My first official day in the House of Commons
I had a very busy and exciting second week in Ottawa. I was officially sworn in as the Member of Parliament for Nanaimo-Ladysmith on May 27th at 10 am.
As soon as the ceremony was complete I was given a stack of briefing notes and documents and asked to attend the committee doing a line-by-line reading of Bill C-97, an Act to implement certain provisions of the budget tabled in Parliament on March 19, 2019 and other measures. Elizabeth and her team had submitted a series of amendments to the bill for the Green Party and I spoke to three of those amendments when they came up in the examination of the bill. We succeeded in getting one of the three passed.
Just before Question Period started, I was led into the House of Commons by Elizabeth May to a standing ovation.
Three opportunities to speak to the House of Commons on the first day!
During Question period, I asked the government if it was prepared to take emergency action to help people in crisis with affordable housing under the national housing strategy. The most vulnerable people in our community, people with disabilities, low income seniors and single parent families are the ones who are hit hardest by the housing affordability crisis. Jean-Yves Duclos, the Minister of Families, Children and Social Development, responded favorably, and the Parliamentary Secretary to the Minister of Families, Children and Social Development, Adam Vaughan spoke to me about possible actions and things to look into for our community.
Paul Manly calls on government to create a national affordable housing strategy
Later that same day I joined the debate on the Liberal motion on the climate change emergency and asked why the targets for greenhouse gas emission reductions were not being increased from the targets set by the Harper government. I later asked whether the new coast vessels that are being proposed would be designed to be zero emission. We have Canadian companies whose innovative technology is being implemented in Europe and it would be good to see this kind of technology used for government funded projects such as the Coast Guard vessels being proposed.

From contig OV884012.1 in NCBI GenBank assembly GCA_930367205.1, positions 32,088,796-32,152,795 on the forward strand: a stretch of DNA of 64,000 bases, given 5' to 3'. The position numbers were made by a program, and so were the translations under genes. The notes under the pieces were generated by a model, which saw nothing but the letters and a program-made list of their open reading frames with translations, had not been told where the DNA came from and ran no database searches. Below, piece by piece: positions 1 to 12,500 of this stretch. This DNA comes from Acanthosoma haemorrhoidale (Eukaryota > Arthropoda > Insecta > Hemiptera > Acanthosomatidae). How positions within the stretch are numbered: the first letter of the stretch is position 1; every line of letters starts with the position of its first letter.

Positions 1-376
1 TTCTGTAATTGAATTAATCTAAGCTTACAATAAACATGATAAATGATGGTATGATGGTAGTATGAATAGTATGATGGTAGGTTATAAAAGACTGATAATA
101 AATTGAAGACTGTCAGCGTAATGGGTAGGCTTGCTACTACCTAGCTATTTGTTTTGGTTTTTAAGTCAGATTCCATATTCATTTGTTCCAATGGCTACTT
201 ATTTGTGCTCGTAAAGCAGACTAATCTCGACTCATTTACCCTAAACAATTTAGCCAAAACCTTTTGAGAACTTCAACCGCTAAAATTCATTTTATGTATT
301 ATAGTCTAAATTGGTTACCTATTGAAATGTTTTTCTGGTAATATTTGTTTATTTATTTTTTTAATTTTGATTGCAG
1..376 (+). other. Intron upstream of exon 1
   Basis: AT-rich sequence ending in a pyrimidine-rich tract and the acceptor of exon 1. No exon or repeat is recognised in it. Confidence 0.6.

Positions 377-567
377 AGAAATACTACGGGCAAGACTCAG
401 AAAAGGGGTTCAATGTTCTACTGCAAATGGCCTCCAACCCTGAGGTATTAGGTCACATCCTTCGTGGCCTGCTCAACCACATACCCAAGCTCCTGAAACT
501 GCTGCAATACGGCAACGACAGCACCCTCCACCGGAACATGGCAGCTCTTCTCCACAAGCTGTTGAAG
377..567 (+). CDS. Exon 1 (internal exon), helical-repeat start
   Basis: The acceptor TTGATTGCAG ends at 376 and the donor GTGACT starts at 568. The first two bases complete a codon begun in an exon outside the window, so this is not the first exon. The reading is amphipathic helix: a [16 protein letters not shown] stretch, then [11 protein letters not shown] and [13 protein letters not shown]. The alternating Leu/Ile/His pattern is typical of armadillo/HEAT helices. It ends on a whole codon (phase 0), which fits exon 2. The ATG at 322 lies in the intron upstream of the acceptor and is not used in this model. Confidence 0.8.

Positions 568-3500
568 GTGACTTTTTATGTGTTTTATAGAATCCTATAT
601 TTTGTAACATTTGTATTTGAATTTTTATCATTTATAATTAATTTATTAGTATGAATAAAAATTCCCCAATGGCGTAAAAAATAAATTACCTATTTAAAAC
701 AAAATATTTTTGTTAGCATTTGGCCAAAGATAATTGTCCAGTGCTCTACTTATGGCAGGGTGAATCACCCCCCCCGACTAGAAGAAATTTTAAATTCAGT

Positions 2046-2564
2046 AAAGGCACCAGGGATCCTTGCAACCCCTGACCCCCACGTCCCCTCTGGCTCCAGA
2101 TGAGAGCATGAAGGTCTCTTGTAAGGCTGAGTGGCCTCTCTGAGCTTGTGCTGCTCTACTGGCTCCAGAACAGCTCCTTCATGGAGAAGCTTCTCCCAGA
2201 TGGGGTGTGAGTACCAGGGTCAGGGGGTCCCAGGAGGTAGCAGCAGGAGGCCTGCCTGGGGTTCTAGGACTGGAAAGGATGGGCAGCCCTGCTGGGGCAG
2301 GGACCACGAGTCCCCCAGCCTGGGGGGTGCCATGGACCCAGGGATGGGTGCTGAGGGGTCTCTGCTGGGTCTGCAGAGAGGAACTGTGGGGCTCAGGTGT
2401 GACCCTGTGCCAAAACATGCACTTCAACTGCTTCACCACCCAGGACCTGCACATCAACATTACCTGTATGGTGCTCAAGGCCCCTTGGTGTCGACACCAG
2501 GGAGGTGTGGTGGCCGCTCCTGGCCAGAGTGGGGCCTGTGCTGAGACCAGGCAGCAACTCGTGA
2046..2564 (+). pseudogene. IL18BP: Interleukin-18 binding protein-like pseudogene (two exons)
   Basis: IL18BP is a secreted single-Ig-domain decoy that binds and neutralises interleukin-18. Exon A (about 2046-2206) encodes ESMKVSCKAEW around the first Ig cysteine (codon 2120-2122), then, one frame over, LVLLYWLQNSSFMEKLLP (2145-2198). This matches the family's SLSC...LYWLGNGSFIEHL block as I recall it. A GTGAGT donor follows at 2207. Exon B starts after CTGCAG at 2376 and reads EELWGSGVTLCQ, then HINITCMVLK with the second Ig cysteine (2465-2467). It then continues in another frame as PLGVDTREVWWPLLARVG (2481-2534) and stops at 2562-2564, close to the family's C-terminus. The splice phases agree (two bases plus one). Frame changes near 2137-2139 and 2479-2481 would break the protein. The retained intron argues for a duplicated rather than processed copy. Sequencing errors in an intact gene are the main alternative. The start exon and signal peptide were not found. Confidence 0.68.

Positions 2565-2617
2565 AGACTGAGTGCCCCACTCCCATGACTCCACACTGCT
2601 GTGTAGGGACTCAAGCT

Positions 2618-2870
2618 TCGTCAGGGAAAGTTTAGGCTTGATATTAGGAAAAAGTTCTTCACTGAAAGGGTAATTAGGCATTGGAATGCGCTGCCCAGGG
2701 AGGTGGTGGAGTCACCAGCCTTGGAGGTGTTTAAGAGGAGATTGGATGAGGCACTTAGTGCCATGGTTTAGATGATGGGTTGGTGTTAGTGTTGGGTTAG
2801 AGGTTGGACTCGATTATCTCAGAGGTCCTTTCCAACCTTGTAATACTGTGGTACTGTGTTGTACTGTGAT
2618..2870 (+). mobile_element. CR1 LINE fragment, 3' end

Paul Manly: The government must make substantial improvements to climate targets
Paul Manly: Canadian technology companies should be used for clean energy initiatives
Reception of the Canadian Medical Association
On Monday evening, I went to a reception of the Canadian Medical Association and met Dr. Sandy Buchman, the new president of the CMA. We had an interesting discussion about the effect of climate change on health and in particular mental health. The fires, floods and severe storms are having a psychological impact on the people who are affected and this is often not considered in the discussion around climate change.
Debate on Bill C-81, the Accessible Canada Act
On Tuesday, I was again in the House of Commons for debate of various bills and for Question Period. I asked a question during debate of Bill C-81 the Accessible Canada Act. Disability advocacy groups have asked for changes to the legislation to strengthen it. I quoted my friends from the Nanaimo Self-Advocates “Nothing about us without us.” And suggested that the legislation be improved in the future.
Paul Manly: The Accessible Canada Act is a step towards a more accessible and inclusive Canada
ImagiNation and UFCW Receptions
That evening, I attended two receptions. One for the ImagiNation Celebration (Paralympic Foundation of Canada) where I met with Quebec Senator and Canadian wheelchair racer Chantal Petitclerc. I also met a number of the Paralympic athletes including curling champion Jon Thurston. The second reception was for the UFCW (United Food and Commercial Workers). The UFCW represent workers in a wide variety of service industries.After the receptions, I returned to the House of Commons for the evening session and stayed until adjournment at midnight. Earlier that day there was a vote for time allocation to keep the House sitting until midnight from May 28th until the end of the session.
Opportunities and Learning the Ropes